It Comes at Night director Trey Edward Shults: 'I never approached it as a horror movie'

The independent filmmaker making waves in Hollywood discusses his new psychological horror

Jacob Stolworthy
Thursday 19 October 2017 15:17 BST

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Louise Thomas

Louise Thomas


I will pay you ten dollars if anyone comes to me wanting a sequel for It Comes at Night" are not words you'd expect to come from the film's director. Yet it speaks to the personality of 29-year-old filmmaker Trey Edward Shults that a follow-up couldn't be further from his mind.

“It’s too bleak. No one’s going to be like, ‘What’s next in this world?’"

The world he speaks of is a post-apocalyptic one ravaged by a contagious disease forcing a family, led by Joel Edgerton and Carmen Ejogo, to seclude themselves in a country home. It's the arrival of a refuge-seeking couple, played by Christopher Abbott and Riley Keough, and their young son which sends events spiralling out of control.

Critical acclaim and a healthy performance at the US box office – which could well be matched in the UK following its release in cinemas today (7 July) – mark this out as something more than just another slapdash horror film looking to mutate into a bankable franchise. For starters, according to the director, it's not even a horror.

“I never approached it as a horror movie which is what it’s been marketed as,” Shults tells me.

Despite what the trailers might suggest, It Comes at Night is more psychological thriller than out-and-out scare-fest, for the most part being a chamber piece more interested in the claustrophobic horrors within than the dangers outside. Its genesis stemmed from an event which altered Shults' life in a dramatic way.

It Comes At Night - Official Trailer

“I was in grief at the time I was writing. I had a rough relationship with my Dad; I hadn’t seen him in ten years and he got pancreatic cancer. I was with him on his deathbed and he was so filled with regret. It was a life-changing thing. Two months after that, I started writing and this spewed out of me in three days.”

This taps into a theme which also runs through Shults' 2015 debut Krisha, the acclaimed drama following a woman, his real-life aunt, who returns home for Thanksgiving after ten years away from her family. And that theme is fear of the unknown – “the ultimate unknown being death,” he tells me.

“I like being dropped into situations and playing catch up. I approach these stories from the characters' point-of-view so I want the audience to experience that too.”

Shults has established a vigorous directorial presence after just two feature-length films, which is perhaps no surprise when you consider that, aged just 18, he interned for Terrence Malick. As he puts it, the legendary filmmaker “changed the whole course of his life” (Shults' work can be seen in the new Malick film Song to Song, coincidentally released in UK cinemas on the same day as It Comes at Night).

While Malick's features favour ambiguity over clear-cut answers, It Comes at Night manages to take something from both approaches, ending with a final scene that won't exactly send you dancing into the night (no spoilers here) but will linger in the memory long after you leave the cinema. Many critics have applauded Shults' vision, but, to the filmmaker's ire, some have questioned its integrity.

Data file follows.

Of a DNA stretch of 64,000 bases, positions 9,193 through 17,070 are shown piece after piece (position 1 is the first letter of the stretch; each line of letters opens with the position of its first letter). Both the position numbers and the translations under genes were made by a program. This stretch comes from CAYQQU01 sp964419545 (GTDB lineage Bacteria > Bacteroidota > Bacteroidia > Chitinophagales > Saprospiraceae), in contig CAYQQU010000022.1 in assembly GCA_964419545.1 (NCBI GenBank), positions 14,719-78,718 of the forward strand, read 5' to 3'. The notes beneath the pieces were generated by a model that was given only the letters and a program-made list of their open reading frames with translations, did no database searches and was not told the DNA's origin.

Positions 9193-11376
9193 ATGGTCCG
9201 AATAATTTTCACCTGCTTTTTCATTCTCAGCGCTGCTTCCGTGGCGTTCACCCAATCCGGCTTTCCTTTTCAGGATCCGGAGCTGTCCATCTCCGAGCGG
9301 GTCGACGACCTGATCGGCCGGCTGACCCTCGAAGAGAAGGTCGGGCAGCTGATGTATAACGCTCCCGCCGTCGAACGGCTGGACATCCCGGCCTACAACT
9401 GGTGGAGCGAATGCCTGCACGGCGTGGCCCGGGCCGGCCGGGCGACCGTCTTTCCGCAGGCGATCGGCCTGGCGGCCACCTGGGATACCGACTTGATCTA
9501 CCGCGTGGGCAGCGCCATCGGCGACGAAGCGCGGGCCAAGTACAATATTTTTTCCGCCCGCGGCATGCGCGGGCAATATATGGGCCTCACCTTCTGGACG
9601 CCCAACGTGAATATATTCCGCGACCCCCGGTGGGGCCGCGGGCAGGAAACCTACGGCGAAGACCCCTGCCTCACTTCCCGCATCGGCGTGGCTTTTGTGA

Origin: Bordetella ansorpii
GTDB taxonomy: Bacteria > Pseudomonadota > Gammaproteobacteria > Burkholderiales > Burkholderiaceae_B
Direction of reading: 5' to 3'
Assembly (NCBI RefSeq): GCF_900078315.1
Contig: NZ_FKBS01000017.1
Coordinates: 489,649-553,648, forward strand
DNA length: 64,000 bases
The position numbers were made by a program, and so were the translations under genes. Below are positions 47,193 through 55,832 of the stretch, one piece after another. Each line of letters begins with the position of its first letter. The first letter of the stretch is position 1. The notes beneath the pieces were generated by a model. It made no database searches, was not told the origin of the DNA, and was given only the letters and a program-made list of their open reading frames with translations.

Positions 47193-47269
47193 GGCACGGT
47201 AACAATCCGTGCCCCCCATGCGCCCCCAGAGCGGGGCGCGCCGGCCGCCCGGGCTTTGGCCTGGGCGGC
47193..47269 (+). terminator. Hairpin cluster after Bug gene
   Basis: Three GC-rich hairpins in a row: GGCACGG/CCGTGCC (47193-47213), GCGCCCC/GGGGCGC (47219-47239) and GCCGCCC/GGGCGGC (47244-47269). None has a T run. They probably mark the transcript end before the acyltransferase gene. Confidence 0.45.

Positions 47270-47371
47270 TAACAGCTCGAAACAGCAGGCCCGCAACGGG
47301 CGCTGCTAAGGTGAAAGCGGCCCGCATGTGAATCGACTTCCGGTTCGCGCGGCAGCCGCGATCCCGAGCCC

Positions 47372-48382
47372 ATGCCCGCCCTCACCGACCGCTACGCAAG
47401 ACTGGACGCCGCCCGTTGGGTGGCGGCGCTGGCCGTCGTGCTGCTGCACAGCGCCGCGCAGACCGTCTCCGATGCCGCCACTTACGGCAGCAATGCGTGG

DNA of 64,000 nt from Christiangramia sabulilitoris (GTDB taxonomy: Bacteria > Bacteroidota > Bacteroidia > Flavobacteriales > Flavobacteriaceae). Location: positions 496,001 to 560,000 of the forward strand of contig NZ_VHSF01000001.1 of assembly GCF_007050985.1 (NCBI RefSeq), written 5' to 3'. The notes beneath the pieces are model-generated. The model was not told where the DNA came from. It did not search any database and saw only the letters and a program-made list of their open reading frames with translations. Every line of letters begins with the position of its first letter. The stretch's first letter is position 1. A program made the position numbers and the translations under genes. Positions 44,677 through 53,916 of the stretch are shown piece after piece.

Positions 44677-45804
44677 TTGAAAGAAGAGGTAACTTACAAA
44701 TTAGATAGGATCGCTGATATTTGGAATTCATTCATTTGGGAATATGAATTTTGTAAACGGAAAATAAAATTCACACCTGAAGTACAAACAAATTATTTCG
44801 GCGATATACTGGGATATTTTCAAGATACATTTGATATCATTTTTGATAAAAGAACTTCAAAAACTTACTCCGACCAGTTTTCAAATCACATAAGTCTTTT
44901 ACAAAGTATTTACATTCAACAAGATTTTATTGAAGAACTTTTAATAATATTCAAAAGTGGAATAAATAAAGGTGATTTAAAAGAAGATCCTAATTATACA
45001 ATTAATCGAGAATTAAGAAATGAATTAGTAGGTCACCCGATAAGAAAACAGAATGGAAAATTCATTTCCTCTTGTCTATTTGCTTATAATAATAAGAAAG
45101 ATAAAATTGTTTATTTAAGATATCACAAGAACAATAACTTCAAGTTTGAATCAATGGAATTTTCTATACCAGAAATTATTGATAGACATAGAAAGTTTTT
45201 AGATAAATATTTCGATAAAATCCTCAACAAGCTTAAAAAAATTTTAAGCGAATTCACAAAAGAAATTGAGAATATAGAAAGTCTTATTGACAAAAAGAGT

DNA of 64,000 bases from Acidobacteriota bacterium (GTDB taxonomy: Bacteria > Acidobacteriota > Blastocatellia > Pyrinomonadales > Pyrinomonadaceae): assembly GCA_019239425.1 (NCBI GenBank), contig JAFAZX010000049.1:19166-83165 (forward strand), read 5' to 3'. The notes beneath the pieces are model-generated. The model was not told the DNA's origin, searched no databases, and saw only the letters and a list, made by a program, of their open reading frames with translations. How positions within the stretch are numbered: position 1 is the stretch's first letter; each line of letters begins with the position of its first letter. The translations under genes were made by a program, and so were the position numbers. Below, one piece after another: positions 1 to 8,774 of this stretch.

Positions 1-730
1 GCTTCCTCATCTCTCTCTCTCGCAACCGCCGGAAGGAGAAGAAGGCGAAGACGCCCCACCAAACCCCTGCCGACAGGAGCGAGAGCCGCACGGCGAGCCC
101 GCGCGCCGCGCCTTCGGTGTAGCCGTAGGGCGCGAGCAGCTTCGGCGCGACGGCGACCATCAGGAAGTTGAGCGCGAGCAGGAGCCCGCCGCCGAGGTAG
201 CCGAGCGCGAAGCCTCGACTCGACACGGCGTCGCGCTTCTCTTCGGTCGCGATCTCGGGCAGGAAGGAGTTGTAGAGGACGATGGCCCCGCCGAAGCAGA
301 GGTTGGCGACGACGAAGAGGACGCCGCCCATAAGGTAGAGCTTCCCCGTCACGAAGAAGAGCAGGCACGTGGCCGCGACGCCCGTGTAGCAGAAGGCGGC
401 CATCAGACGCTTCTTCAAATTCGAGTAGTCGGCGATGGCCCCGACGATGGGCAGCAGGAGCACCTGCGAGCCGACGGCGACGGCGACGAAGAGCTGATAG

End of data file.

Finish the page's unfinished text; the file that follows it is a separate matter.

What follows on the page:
“I’m not a fan of when I feel like a movie is just beating me up purely just to beat me up with nothing on its mind," he states.

“Sadly, nothing has frustrated me more with [It Comes at Night] than when I read an article that says, 'A wonderfully made movie that’s totally utterly pointless’ or ‘A depressing and pointless movie for a depressing and pointless time.’ In general, [the reviews] have been good and favourable, but it’s so frustrating anytime I see that because to me there is so much on its mind. I guess the positive that can come out of it is people talking about it.”

Settling the score, he continues: “It’s a movie that comes from death, fear, regret the heavy stuff. I always knew it wasn’t going to be happy. My parents are both therapists and I think I would be a mess without them and therapy is about confronting things you don’t want to confront, bringing things to light that you don’t want to look at. In a twisted way, I can see it as not bleak,” he says with a laugh. “But clearly the situation is bleak.”

Thanks to the film's marketing, Shults is being looped in with the industry's crop of emerging horror directors (its trailer stands out as one of the year's most effective). While he acknowledges his long-term desire to make a great horror film – “I will do one day and it’ll be dope” - it’s the last thing on Shults' mind right now (he would, he says, be “totally” be up for making another film set in the same world as It Comes as Night).

Currently, he's hard at work on a passion project that couldn’t sound further from It Comes at Night: “It’s not genre and it’s not one location". And there is another, somewhat surprising, film idea kicking around Shults' head.

“I have a dream of doing a Kanye West biopic,” he says through a smile. “My dream is he will see and like my movies and let me pick his brain apart - to make the ultimate one-of-a-kind biopic we haven’t yet seen [that will] explore this man. There’s so much to explore. I just want to chill out with Kanye and make something great. I think he’ll like this next movie that I’m writing.”

But, failing that, there'll always be the inevitable It Comes at Night sequel he's convinced isn't going to happen. With ten dollars on the line, we shake hands. What happens if it's greenlit, I ask him. How do I claim my money? “Don't worry," he smirks, "you'll get it.”

It Comes at Night is in cinemas now

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